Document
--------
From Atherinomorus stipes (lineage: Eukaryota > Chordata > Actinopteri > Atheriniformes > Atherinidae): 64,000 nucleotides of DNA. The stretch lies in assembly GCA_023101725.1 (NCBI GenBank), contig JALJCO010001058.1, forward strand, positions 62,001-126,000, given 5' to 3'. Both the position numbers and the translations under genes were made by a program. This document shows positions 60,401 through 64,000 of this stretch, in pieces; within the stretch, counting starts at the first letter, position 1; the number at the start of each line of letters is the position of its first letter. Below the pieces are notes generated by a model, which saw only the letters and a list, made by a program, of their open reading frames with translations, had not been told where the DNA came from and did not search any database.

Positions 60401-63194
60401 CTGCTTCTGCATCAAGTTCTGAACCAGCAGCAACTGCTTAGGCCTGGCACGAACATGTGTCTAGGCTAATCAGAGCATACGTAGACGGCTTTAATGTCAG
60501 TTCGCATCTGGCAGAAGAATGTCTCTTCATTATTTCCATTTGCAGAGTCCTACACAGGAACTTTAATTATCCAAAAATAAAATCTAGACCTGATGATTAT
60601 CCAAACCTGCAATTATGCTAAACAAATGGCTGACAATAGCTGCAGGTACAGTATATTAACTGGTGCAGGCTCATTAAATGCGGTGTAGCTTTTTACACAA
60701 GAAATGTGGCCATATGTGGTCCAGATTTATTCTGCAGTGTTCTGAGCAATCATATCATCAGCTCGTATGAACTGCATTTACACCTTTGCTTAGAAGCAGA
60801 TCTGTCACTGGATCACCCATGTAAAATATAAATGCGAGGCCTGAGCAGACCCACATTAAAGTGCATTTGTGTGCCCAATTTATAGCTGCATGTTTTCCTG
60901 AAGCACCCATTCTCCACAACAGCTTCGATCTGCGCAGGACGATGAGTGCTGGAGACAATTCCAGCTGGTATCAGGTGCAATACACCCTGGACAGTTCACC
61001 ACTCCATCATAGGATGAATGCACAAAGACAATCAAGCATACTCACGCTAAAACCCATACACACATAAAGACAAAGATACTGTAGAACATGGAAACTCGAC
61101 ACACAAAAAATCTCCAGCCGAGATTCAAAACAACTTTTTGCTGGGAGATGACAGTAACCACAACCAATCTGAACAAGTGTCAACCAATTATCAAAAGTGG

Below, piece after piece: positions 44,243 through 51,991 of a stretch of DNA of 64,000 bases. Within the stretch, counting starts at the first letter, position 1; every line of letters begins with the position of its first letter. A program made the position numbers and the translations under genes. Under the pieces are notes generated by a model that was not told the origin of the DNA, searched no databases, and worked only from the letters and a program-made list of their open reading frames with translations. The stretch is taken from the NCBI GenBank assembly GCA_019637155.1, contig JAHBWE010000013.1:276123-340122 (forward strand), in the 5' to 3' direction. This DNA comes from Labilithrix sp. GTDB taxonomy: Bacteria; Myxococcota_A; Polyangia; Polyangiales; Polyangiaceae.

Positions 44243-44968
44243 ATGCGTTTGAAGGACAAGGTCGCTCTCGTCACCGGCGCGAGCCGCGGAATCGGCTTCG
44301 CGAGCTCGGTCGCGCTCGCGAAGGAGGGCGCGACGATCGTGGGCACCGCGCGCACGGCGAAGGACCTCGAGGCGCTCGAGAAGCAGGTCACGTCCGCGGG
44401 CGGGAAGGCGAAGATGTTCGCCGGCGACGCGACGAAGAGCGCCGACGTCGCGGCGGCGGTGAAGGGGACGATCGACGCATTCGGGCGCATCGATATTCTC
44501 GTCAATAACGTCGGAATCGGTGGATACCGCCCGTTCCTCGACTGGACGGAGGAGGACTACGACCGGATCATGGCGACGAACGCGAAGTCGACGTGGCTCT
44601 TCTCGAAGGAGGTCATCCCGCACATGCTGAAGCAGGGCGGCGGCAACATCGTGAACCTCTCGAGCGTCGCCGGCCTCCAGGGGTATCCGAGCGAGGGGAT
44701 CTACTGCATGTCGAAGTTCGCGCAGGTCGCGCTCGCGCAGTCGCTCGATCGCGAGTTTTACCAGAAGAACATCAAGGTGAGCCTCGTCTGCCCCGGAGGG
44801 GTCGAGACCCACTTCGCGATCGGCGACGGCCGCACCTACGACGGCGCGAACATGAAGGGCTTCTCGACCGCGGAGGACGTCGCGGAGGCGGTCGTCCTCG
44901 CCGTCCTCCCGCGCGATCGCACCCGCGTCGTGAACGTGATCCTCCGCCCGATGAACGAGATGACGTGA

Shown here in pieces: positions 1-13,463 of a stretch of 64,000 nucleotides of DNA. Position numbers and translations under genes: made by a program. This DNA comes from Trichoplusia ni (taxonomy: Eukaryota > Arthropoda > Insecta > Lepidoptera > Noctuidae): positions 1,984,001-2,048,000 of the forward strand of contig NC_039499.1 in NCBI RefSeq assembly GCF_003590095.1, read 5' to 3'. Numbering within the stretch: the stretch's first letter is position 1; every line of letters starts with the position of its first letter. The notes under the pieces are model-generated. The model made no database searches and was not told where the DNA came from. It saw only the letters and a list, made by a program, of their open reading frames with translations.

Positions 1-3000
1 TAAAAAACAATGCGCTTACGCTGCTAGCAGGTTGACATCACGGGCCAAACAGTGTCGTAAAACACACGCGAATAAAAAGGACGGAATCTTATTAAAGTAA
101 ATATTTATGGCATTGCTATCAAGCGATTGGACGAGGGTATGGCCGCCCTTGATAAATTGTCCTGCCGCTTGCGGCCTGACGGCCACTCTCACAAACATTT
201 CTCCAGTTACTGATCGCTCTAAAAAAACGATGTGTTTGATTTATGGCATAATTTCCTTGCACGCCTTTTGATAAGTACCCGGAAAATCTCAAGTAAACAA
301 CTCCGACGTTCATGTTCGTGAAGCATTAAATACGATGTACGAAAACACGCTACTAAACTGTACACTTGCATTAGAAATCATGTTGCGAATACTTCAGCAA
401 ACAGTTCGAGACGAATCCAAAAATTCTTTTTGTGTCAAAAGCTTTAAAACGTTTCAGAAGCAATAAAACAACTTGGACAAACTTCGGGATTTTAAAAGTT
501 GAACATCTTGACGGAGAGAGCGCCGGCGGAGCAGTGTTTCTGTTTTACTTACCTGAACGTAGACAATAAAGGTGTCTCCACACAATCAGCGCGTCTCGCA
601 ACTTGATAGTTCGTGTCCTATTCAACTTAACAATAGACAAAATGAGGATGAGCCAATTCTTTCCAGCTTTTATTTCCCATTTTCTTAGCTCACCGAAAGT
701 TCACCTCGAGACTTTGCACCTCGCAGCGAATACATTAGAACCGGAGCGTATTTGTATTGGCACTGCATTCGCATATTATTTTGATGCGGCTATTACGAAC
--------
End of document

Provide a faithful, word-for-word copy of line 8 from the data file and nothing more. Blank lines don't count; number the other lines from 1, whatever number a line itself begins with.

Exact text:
60901 AAGCACCCATTCTCCACAACAGCTTCGATCTGCGCAGGACGATGAGTGCTGGAGACAATTCCAGCTGGTATCAGGTGCAATACACCCTGGACAGTTCACC